5 TIPS FOR TRADING SUPPORT & RESISTANCE

WHAT IS SUPPORT AND RESISTANCE?

Simply put, an area of support is where the price of an asset tends to stop falling, and an area of resistance is where the price tends to stop rising. When there are enough buyers to maintain or lift prices it is said that the market supports prices. However, when there are enough sellers to maintain or push prices lower than it is said that the market is resistant to higher prices.

The interaction of these two forces is the fundamental driver of market action. Corporate data, economic data, news, expectations, fear and greed lead market participants to choose one side or the other and that is what we read in the charts.

WHY SUPPORT & RESISTANCE IS IMPORTANT

Understanding how support and resistance zones work in trading is of paramount importance for traders. Support and resistance levels have a direct bearing on when to open and close trading to gain a profit. A strong trading strategy is based on identified support and resistance levels that are to be monitored throughout the day.

Note: To use support and resistance effectively, you first need to understand how asset prices typically move, so you can then interpret support and resistance from that framework.

That said, our 5 tips will have you mastering support and resistance levels like a pro.

Tip #1: Swing highs and lows

A swing is a distinct movement of the price chart. Highs and lows of such moves are the natural reference points for traders. Take note of swing highs and lows in the visible area of the chart.

It is important to not to forget to check higher timeframes for levels that are not normally in your field of vision but that can still create obstacles near the current price. The more times a level stopped the price and made it reverse, the stronger it is.

Tip #2: Identify Range Points

Levels of support and resistance are not always perfect lines. Sometimes price will bounce off a particular area, rather than a perfectly straight line. Traders need to identify a trading range and therefore, need to identify areas of support and resistance. The area of support and resistance can be identified and is shown in the chart below:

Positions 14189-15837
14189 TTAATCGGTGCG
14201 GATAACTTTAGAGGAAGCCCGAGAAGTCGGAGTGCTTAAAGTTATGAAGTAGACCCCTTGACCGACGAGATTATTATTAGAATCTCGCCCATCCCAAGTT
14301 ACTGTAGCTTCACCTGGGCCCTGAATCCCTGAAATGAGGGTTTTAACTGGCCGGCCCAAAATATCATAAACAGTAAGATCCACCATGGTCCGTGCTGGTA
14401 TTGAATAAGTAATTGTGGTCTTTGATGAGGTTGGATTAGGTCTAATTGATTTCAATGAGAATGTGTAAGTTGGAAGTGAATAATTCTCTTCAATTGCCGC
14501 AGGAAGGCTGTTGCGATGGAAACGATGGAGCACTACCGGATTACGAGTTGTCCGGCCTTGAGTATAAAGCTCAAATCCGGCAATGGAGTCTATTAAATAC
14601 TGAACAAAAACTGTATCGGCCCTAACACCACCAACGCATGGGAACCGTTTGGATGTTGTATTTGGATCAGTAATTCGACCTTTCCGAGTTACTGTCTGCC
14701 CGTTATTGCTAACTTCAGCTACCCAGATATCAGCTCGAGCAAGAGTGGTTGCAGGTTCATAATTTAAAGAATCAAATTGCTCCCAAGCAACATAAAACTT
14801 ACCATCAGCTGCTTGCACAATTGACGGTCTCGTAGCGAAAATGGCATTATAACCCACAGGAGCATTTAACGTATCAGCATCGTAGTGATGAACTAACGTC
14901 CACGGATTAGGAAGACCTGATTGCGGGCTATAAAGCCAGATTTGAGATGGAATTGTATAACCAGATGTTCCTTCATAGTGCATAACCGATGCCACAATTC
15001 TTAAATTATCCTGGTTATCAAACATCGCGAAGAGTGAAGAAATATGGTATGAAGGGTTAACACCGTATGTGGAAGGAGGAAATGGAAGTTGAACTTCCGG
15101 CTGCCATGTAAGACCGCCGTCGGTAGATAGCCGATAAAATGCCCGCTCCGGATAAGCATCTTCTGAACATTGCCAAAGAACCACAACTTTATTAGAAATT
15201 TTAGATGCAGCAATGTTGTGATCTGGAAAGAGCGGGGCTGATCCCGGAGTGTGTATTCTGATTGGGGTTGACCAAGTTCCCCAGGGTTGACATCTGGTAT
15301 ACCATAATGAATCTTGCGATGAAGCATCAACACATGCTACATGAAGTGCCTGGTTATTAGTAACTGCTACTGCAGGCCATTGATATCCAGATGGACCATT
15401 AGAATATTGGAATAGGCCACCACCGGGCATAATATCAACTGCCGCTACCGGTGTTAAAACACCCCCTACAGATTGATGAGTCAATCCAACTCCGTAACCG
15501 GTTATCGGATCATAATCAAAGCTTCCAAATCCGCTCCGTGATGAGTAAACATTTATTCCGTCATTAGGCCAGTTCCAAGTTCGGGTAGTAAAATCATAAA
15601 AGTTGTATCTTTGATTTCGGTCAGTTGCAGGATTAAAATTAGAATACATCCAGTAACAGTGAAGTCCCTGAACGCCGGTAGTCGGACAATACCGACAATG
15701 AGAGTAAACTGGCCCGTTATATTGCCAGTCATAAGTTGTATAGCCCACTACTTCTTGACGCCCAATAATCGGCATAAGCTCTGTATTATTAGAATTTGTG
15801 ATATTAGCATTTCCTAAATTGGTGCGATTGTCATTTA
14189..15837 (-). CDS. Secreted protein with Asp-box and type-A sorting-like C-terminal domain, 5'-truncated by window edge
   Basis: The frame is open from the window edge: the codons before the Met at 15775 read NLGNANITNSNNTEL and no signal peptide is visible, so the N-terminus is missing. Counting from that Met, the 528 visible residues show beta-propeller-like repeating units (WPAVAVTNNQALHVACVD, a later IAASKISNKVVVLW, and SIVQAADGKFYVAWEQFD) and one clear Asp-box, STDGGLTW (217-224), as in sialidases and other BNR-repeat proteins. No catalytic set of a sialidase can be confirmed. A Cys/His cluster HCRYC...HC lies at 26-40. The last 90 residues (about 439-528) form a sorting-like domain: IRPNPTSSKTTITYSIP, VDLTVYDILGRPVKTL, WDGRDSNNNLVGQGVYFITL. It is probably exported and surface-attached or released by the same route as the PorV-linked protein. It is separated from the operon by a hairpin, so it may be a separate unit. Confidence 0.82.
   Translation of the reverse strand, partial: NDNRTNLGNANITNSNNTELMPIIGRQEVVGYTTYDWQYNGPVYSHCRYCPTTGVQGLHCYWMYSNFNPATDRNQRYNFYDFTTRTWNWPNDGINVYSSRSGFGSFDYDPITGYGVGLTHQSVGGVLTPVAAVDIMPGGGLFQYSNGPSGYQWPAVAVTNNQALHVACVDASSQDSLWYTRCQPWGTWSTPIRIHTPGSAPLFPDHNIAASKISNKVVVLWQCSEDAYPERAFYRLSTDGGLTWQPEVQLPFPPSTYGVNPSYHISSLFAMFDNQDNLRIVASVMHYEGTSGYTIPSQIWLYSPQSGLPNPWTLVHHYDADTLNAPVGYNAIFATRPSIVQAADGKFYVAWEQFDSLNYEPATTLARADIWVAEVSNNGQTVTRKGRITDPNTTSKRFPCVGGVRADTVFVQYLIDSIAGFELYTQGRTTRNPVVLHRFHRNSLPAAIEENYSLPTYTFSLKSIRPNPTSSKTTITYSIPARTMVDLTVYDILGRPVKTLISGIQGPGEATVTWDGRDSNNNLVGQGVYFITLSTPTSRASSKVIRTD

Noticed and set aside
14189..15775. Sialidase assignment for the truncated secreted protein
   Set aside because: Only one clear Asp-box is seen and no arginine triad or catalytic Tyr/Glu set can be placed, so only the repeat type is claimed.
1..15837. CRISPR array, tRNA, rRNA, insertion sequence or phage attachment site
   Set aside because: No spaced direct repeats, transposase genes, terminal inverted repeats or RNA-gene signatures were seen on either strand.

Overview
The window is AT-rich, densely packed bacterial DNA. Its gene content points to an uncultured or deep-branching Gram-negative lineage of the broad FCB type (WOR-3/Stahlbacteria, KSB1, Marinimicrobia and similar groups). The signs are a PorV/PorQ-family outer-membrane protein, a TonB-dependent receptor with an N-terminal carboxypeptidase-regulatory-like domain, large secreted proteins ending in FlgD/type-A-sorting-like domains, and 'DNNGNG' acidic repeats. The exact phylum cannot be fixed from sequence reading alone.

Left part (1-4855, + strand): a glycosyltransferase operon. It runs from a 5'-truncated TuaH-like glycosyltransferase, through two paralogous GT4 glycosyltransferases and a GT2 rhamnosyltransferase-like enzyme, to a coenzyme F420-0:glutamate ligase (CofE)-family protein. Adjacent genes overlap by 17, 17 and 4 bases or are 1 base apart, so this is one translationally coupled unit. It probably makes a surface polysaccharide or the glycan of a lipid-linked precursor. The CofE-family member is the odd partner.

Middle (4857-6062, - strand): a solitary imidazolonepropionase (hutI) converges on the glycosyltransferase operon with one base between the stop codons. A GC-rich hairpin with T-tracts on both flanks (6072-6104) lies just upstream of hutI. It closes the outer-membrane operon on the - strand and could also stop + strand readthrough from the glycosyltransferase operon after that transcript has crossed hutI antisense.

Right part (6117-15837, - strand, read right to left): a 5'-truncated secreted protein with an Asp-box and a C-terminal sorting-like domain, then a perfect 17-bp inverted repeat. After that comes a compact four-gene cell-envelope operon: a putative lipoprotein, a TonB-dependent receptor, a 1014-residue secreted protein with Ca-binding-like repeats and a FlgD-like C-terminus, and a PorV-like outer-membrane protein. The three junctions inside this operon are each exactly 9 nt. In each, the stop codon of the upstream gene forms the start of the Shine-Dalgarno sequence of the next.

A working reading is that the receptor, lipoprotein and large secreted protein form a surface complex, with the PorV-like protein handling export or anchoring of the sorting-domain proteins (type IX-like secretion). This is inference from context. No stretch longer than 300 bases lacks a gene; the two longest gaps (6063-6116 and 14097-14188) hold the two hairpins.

Tip #3: Long Lasting Indicator

Support and resistance lines act like technical indicators and signal generators. Once drawn, these lines can provide target areas where signals can be found far into the future. Lines traders draw during reversals, continuations, and breakouts in the past often affect price action in the future whenever price action returns to that level.

This is an example of the underlying idea behind why support and resistance lines work. These lines mark price levels where buying or selling was heavy, or reversed, or consolidated. Once price action moves on from this point the market is left split between losers and winners. When price action returns to the same level losers will want to get out and/or winners will want to get in. Look at the chart below — This support level established in 2004 affected prices 4 and 10 years in the future.

Tip #4: Exploring pivot points

Pivot points represent an instance when math comes to trading. Pivot points are calculated on the basis of previous highs, lows, and closing prices. There are many custom indicators that will draw these levels for you.

One way is to look at Pivot Points Multi-timeframe indicator for MetaTrader. It shows a central pivot level, 3 support levels and 3 resistance levels for each timeframe. The indicator will let you see daily levels applied to any other timeframe you use.

A good starting point is to analyze weekly levels of this indicator. They are redrawn after the end of every week and provide a very good idea of what the scope of the pair’s movement will be like during the coming days.

Tip #5: Anticipate Support and Resistance Around Big Round Numbers

Ever wondered why that box of cornflakes from Shoprite cost N1599.99 instead of N1600? Marketing professionals have long exploited how we humans perceive prices and how charging a few kobo less can have an impact on your purchasing behavior. While marketers exploit human psychology by not offering round figure prices on products, in the Forex market, the traders do flock around big round numbers and place their orders.

If you are a large bank or hedge fund and want to buy the EURUSD if it falls to 1.1000, would you place an order randomly at 1.0087 or would you place the order at 1.1000? Typically, the answer would be the big round number.

In the image above, we can see a weekly chart of the GBPUSD. Based on the historical price action, there are four major support and resistance levels on the chart. As you can see, the Big Round Numbers like 1.2000, 1.2400, 1.3400, 1.4400 all acted as major pivot zones, providing support and resistance to falling and rising prices, respectively.

If you are new to trading and do not know how to correctly draw horizontal support and resistance levels, always round up to the next Big Round Number.

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